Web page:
The History of Deer Park
There follows a history of the village of Deer Park, recorded according to the best of our knowledge and the research of a few interested individuals.
The first settler with a family in this part of St. Croix County was Otto Neitge, far better known as "the Dutch Hunter", who with his brother Reinhardt built a cabin in 1853 on the east side of what is now the Village of Deer Park (a little south of where William Thompson's buildings now stand).
A few years later, he settled in this vicinity (1858). Otto Neitge built a genuine "deer park" enclosing 160 acres with a fence nine feet high which was built by settling rows of twelve foot oak posts as close together as they could be placed in a trench 3 feet deep. Along the outside of this fence there were several "jumping off places" where deer could jump into the stockade from the outside but those deer that were inside could not jump out. There had been as many as 400 deer in the enclosure at one time, and although Mr. Neitge shot many of them and sold the meat in St. Paul (at that time a small military post) there were always many deer in the park because of the great number, in the nearby forests of those animals of which a considerable number were constantly caught in this giant deer trap. There was an abundance of water and pasture in the park thus allowing the deer to live very well.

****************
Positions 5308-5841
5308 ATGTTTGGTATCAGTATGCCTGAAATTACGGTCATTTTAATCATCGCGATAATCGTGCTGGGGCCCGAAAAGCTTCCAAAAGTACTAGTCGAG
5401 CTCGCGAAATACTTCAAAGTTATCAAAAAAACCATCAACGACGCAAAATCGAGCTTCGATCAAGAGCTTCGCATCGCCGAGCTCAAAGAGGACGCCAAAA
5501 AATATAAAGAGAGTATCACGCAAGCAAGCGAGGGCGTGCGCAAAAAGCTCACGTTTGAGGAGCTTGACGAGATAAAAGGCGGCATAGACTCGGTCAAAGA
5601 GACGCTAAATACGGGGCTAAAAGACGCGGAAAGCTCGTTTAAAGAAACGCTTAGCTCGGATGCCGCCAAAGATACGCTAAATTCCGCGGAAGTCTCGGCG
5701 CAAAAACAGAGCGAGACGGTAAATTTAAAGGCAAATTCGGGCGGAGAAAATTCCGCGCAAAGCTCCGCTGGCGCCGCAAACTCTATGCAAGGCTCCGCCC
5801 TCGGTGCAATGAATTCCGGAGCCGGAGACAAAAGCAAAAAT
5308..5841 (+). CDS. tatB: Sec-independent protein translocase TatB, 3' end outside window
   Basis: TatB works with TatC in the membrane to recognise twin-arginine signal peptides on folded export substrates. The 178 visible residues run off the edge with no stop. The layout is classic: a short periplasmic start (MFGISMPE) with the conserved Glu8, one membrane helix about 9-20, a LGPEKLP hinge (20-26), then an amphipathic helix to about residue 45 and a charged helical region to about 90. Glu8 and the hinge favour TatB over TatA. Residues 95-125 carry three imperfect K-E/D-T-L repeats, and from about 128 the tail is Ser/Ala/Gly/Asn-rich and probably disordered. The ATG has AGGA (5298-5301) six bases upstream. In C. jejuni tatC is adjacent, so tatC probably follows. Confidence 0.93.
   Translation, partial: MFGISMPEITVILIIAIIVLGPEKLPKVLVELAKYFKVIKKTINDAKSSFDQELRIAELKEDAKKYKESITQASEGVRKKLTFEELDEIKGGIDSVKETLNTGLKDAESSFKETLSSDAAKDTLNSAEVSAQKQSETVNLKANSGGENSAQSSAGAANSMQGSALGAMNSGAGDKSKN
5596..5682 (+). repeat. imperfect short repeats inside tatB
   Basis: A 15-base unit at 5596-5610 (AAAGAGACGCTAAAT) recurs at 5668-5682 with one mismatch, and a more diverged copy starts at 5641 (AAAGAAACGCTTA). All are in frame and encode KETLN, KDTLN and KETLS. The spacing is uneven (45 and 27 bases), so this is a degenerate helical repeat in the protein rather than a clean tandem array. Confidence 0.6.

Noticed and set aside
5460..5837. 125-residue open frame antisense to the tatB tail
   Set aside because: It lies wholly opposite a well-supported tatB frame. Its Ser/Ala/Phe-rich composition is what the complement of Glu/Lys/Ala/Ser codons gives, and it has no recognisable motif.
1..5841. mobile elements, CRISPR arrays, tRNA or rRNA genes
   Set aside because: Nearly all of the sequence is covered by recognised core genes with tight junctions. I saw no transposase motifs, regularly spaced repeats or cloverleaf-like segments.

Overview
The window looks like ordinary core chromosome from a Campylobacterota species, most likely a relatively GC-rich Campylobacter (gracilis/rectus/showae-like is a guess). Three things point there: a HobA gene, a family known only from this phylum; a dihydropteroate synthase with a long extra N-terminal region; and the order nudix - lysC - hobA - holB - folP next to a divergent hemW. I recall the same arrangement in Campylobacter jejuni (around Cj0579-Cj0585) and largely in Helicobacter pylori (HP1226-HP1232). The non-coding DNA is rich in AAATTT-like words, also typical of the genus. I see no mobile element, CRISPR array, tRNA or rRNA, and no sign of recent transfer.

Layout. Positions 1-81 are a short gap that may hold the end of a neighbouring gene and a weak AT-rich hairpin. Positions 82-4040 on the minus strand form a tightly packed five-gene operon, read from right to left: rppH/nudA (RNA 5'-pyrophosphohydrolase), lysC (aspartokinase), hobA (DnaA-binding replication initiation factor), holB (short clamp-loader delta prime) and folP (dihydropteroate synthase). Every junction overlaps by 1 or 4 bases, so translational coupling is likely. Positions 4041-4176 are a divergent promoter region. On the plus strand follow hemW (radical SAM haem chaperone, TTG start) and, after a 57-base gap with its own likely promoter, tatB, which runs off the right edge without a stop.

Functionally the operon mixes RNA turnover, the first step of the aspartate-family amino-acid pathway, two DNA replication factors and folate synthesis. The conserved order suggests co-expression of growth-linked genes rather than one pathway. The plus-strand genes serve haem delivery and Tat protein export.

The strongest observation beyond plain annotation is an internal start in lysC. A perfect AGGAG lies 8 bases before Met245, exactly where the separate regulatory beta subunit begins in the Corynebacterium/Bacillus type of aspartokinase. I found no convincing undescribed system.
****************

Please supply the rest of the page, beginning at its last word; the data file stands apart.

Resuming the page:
Before the old North Wisonsin Railroad was built through this region (in 1874), there was no Village of Deer Park. There was, however, a community of farmers in this vicinity, and WEllington Gregory had a general store about three miles south of where the Village of Deer Park now stands. Mr. Gregory came to this community and began his store business about 1860. With the coming of the railroad, a village naturally arose in this comparatively well-settled community.
Deer Park has a population of 294. It has German Lutheran and Norwegian Methodist churches, a creamery, a meat market, and a variety of other local businesses.